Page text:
2024 OHA Biennial Conference

The Power of Oral History—Risks, Rewards & Possibilities

Pre-conference workshops

Six half-day workshops will be held on the day preceding the conference, Thursday 21 November 2024. The workshops are open to all, not just conference participants, and cover a wide range of topics.

Registration for the workshops will open mid-June.

Morning workshops (9:30am – 1:00 pm):

  • Workshop 1 – Cultural protocols in oral history
  • Workshop 2 – ‘Where’s my paddle?’: Managing issues when recording oral history
  • Workshop 3 – Multimedia oral history projects: A beginner workshop

Afternoon workshops (2:00pm to 5:30pm):

  • Workshop 4 – Indigenous oral history – A roadmap for working with Aboriginal communities: Hanging out, yarning and weaving
  • Workshop 5 – Interpreting memories
  • Workshop 6 – The rewards and risks of podcasting oral histories

Workshop 1

 Cultural protocols in oral history

Australia is home to the world’s oldest continuous culture and has evolved as a multicultural country, comprising people from over 300 different backgrounds. As a pluralist society, the recording of diverse stories and making them accessible is important to educate others. Yet, how do we go about this? What techniques and skills are required to undertake a respectful interview with someone from a different culture? This workshop will be a cultural exchange, with a focus on matters related to interviewing storytellers from varying backgrounds. Ethical considerations and protocols across diverse cultures, including but not only working with First Nations peoples, will be explored. Participants will be given interview briefs and in groups work out ethical and cultural considerations and the appropriate ways to proceed.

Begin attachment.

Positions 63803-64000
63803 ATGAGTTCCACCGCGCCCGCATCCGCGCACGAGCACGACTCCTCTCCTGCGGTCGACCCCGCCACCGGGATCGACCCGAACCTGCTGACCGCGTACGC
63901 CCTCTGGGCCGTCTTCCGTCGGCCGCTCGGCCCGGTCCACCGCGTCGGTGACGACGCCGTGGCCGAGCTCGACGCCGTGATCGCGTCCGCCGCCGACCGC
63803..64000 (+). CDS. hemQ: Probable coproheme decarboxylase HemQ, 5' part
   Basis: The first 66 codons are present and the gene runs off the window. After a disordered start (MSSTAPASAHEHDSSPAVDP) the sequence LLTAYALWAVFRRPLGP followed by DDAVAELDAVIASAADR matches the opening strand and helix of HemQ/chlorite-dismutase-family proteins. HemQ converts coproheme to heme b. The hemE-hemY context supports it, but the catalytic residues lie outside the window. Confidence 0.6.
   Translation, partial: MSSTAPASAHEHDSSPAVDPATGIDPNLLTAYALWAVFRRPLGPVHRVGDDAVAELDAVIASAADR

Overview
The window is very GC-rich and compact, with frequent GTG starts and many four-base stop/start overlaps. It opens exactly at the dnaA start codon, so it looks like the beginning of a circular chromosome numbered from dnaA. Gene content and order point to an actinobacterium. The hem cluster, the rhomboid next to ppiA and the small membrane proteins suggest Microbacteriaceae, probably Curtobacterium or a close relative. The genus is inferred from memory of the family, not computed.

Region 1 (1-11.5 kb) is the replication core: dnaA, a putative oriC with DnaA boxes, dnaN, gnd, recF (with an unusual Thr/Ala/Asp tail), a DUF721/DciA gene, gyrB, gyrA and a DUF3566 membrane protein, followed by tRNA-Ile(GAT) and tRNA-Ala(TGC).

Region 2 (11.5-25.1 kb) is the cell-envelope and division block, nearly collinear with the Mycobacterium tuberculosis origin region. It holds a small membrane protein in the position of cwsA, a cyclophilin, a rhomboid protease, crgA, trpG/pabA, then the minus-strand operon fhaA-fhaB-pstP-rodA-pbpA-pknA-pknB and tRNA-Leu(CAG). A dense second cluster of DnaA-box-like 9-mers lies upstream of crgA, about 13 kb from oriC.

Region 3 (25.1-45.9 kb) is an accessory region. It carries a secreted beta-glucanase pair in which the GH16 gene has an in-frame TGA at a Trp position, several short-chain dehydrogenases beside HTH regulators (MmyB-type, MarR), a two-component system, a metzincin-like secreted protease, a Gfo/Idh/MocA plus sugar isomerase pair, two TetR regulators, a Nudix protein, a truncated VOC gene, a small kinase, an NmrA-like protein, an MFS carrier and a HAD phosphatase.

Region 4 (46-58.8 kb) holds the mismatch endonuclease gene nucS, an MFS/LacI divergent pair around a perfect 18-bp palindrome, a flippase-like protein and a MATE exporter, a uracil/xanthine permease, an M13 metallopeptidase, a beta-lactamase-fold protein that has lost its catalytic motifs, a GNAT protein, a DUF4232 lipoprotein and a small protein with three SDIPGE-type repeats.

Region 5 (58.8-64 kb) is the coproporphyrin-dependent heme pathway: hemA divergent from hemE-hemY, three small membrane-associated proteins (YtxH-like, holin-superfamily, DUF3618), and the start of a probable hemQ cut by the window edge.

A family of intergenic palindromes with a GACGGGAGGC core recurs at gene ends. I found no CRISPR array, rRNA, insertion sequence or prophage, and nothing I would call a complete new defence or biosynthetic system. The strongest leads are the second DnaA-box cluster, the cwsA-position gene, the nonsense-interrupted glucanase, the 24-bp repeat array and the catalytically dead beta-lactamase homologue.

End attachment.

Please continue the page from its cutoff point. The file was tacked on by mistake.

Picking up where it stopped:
Trainer: Elaine Rabbitt lives and works on Yawuru and Djukan Country, Broome WA and is a fourth generation Australian. As an oral historian she has interviewed people from all walks of life and has used these experiences coupled with her theoretical understandings to develop curriculum, present and write on a wide variety of related areas. Elaine, who is the Training Manager at Goolarri Media Enterprises Broome, delivers training locally and nationally and has developed the nationally accredited ‘Oral History Training Course’. For many years she has served as the President of the Broome Historical Society and is currently Vice-President. In 2020 Elaine won the Oral History Australia Media Award. See:

Workshop 2

‘Where’s my paddle?’: Managing issues when recording oral history